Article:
There is a saying that the way you start is not an indication of how you will finish. Most successful entrepreneurs come from humble beginnings. From being immigrants to being raised in single parent homes, life has offered some of the biggest lessons that help founders navigate the ups and downs of starting a business. Shan Sinha is the perfect example. Sinha is CEO and co-founder of Highfive, a video conferencing hardware and cloud service that makes it easy to have virtual meetings. MillionaireMatch got the scoop on how he went from dropping out of MIT to creating a successful startup.
Sinha who grew up in Texas right outside of Dallas, was raised in a single parent household with his mother and sister after his parents split. Like many single households, it was tough financially. They lived in a two bedroom apartment, and his mom worked multiple jobs to make ends meet. It was a dream for him to attend Massachusetts Institute of Technology where he thought he would major in physics. But something else caught his eye-computer science. It also helped that his college roommates were all working at startups. One roommate came home one day with a $20k check, compensation from his startup being bought out. “I was the oldest and felt responsible for taking care of the family,” he said. Sinha dropped out of MIT to work on his first startups.
Along with his roommate, they launched a mobile enterprise application product that unfortunately was before its time. “We had no idea what we were doing then,” said Sinha. The business failed and led Sinha back to finish school. This time clearer on what he wanted to accomplish.
“The thing that was really magical was the idea of starting from nothing, creating something, and bringing it into existence,” said Sinha on launching again. “Every big company in the world started the same with two people sitting around saying there’s an idea,” he continued. And this time, Sinha struck gold with DocVerse shortly after it went to market. Founded in 2007, DocVerse was a plug-in application for Microsoft Word, Powerpoint and Excel. Sinha was able to raise $1.3 million to get it off the ground. Google later acquired DocVerse.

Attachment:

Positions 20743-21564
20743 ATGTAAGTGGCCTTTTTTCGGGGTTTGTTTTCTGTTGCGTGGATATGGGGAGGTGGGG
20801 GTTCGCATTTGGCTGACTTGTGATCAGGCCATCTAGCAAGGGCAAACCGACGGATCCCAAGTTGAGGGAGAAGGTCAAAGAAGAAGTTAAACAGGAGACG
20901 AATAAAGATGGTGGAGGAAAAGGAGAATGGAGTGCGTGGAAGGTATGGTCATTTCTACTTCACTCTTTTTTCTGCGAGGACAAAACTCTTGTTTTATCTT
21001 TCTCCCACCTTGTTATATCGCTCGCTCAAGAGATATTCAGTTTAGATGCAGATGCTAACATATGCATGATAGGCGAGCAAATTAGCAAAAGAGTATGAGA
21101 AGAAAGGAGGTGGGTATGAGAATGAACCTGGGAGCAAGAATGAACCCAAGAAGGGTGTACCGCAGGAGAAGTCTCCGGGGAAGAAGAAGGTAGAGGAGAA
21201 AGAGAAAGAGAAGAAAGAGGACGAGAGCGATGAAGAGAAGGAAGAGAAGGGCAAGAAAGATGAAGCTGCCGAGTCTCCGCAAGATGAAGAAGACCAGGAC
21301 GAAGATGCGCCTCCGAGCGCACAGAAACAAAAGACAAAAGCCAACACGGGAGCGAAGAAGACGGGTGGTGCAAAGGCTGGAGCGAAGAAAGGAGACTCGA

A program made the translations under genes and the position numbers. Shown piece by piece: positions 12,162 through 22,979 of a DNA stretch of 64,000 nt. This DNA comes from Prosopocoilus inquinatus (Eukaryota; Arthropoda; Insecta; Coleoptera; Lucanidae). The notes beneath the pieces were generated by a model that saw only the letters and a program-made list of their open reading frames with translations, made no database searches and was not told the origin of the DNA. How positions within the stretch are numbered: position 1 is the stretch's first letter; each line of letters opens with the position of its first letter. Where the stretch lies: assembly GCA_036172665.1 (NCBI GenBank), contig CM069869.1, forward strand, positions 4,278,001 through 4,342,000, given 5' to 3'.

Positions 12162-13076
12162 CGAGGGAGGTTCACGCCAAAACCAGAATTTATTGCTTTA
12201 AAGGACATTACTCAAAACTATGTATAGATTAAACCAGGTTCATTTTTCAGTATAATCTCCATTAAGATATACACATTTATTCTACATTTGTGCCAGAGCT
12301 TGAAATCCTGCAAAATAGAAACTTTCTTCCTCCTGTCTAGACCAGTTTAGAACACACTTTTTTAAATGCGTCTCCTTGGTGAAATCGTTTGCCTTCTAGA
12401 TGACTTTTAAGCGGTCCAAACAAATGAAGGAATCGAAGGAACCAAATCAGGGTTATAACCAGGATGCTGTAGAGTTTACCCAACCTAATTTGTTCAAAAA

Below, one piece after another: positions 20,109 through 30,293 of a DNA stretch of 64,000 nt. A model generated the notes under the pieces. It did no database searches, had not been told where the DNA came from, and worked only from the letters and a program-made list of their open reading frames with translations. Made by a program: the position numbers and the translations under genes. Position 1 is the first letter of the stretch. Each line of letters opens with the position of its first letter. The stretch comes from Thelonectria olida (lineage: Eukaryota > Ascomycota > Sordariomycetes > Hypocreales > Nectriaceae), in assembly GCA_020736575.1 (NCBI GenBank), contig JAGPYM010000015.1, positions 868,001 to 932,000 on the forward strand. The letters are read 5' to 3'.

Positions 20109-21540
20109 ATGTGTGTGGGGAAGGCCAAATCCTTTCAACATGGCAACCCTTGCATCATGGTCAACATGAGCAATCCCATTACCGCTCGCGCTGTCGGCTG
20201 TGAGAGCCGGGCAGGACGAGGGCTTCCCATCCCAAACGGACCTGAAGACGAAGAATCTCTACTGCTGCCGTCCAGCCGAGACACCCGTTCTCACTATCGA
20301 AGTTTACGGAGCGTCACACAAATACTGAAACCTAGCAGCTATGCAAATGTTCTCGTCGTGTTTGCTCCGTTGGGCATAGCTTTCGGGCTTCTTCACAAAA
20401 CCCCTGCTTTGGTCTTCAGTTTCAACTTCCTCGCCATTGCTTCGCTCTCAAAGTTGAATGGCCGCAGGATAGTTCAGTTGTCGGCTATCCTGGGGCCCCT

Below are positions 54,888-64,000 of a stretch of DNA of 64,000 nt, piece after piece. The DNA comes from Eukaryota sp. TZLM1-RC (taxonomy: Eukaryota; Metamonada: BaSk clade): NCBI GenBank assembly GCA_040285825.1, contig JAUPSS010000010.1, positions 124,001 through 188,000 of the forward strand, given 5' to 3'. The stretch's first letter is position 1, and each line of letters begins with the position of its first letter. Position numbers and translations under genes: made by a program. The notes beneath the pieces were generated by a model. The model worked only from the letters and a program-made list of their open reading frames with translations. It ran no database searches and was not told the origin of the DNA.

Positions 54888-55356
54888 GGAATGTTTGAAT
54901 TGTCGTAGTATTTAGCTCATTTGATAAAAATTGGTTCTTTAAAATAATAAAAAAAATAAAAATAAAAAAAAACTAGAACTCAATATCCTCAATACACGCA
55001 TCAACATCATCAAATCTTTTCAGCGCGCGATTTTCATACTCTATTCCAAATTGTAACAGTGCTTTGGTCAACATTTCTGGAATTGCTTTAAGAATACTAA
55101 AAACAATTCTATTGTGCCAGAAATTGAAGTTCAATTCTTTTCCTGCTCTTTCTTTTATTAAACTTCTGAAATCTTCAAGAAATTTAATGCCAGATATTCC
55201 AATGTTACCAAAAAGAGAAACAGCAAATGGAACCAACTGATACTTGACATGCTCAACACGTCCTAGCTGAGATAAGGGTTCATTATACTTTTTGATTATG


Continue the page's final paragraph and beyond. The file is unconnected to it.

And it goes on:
As most serial entrepreneurs do, he went to the next idea- Highfive. Like many computer science majors, Sinha worked at Google and Microsoft. At both places, he worked on running enterprise apps. At Google, most meetings would happen via video. He noticed how much time was wasted to set up video conferencing for meetings, and the light bulb came on.
“Raising the initial capital wasn’t terribly challenging,” he said due to him having prior successes and coming from Google and Microsoft. They have raised over $45 million. “Highfive brings companies a way to bring easy, simple, affordable video to everyone in their organization,” he explained. It works for in-office conferences and wherever you are with a laptop. The bonus is that it only takes minutes to start your meeting. Highfive works by using a one-time purchase of hardware and monthly cloud service plan.
Sinha used the first six months of starting Highfive to get the right team, secure early investments and to get clear on the service they wanted to offer. As result, they haven’t done any major pivoting. “We had this insight for a product and we put together our initial plans in those first two to three months. Those ideas have lead to a company that’s now 70 people,” he said.
For more information on Highfive, be sure to check them out at www.highfive.com.